Brazil

Book review – New World Monkeys: The Evolutionary Odyssey

6-minute read

When I recently reviewed The Real Planet of the Apes, I casually wrote how that book dealt with the evolution of Old Work monkeys and apes, ignoring New World monkeys which went off on their own evolutionary experiment in South America. But that did leave me wondering. Those New World monkeys, what did they get up to then? Here, primatologist Alfred L. Rosenberger provides a comprehensive and incredibly accessible book that showed these monkeys to be far more fascinating than I imagined.

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Book review – Earth Wars: The Battle for Global Resources

7-minute read

When it comes to environmental issues, certain topics steal the limelight, with climate change, deforestation, and biodiversity loss being prominent examples. However, humans have only so much time and energy available, meaning that other, potentially more pressing problems might not get the attention they deserve. Resource depletion, specifically all the materials we dig up from the Earth’s crust, has always struck me as one of them. It is easy to underestimate just how thoroughly dependent modern civilization is on a vast range of very basic substances. As we continue to extract these at ever-accelerating rates, competition and conflict seem inevitable. Guessing by the title of this book, Australian business journalist Geoff Hiscock seems to think so too. Yet this book was not quite what I was expecting.

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Book review – The Great Acceleration: An Environmental History of the Anthropocene Since 1945

7-minute read

Something happened to the world sometime after 1945. Something that included the end of World War II and post-war recovery, but was far more fundamental than that.

Humanity went into overdrive.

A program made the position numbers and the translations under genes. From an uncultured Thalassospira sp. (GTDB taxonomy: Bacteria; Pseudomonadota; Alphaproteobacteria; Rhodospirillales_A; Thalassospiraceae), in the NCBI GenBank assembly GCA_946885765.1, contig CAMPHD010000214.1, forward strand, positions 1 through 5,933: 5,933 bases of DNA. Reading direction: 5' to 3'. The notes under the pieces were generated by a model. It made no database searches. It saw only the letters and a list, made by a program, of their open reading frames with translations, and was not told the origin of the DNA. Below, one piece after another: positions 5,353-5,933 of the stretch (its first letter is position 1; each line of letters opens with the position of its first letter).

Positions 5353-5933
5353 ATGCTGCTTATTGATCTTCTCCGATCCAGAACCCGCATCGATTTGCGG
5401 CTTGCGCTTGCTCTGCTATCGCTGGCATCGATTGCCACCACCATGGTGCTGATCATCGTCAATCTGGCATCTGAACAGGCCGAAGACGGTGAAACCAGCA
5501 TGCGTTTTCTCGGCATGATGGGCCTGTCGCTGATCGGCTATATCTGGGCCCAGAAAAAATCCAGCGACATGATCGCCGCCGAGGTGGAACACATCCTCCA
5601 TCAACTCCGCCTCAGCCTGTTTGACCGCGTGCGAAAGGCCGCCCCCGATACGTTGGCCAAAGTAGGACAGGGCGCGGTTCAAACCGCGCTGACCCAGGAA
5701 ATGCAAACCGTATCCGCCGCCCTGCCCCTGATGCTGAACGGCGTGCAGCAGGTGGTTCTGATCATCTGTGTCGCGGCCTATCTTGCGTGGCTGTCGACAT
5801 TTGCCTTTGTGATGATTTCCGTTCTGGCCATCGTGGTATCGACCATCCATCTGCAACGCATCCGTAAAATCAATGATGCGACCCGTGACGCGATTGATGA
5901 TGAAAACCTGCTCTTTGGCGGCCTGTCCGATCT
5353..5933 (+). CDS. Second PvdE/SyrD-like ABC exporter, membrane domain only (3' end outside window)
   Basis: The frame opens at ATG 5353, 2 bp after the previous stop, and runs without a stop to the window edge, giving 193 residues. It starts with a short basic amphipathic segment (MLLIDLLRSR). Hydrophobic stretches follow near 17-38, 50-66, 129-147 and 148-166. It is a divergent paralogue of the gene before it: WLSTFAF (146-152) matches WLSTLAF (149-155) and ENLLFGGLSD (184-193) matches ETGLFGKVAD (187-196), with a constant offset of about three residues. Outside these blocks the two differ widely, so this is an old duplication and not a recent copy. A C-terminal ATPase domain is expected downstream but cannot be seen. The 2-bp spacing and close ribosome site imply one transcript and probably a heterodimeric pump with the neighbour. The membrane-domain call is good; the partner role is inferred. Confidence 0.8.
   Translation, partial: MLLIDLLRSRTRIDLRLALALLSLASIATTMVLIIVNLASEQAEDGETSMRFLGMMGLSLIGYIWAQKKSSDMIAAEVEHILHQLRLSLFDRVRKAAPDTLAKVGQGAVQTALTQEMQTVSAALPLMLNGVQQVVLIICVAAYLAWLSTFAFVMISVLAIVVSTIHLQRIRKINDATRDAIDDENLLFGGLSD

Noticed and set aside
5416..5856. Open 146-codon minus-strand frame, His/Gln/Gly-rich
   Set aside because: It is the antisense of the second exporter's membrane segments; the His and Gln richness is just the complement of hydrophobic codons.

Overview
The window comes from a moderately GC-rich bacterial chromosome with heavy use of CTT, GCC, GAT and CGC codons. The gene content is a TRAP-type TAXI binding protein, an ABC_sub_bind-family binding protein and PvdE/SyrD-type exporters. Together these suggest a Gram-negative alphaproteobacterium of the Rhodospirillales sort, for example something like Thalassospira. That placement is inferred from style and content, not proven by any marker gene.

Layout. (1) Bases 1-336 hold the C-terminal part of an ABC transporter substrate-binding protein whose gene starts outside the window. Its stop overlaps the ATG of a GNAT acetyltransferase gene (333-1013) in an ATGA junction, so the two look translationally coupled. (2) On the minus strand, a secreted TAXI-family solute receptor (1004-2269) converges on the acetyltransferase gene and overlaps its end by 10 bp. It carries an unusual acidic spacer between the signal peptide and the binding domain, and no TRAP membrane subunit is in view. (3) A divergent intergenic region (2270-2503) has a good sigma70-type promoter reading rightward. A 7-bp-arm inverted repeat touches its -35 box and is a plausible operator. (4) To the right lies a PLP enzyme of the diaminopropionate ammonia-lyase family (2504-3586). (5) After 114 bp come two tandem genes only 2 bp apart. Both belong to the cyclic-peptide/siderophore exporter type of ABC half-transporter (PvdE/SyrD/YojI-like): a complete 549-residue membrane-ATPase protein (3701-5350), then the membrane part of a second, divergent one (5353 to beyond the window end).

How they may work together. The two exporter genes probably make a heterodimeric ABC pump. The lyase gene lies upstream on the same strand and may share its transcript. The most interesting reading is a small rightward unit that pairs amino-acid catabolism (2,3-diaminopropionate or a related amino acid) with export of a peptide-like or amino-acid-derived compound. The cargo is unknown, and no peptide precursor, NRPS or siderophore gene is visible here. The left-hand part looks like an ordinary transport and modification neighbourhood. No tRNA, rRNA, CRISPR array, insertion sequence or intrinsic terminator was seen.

In my reading on the Anthropocene, this book and this phrase keep cropping up. The Great Acceleration gives a bird’s-eye view of the environmental history of our world since the 1950s. A period when multiple factors – technological, medical, and demographical – converged to propel the human species onto a trajectory of unprecedented growth.

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Book review – The Ethnobotany of Eden: Rethinking the Jungle Medicine Narrative

When I reviewed the book Defending Biodiversity: Environmental Science and Ethics, one of the reasons that was discussed as to why we should protect nature was the possibility of undiscovered pharmaceutical drugs. Seasoned ethnobotanist Robert A. Voeks shows that this so-called jungle medicine narrative has a long history. Though partially true, it equally contains parts myth, sentimentality, and nostalgia. However, if you are expecting a sceptical critique of superstitious indigenous practices – I was initially wondering whether the book would – no, this book delivers something far more interesting. Without belittling traditional knowledge, Voeks instead exposes the flaws in our interpretation and delivers a nuanced and fascinating ethnobotanical history lesson to boot.

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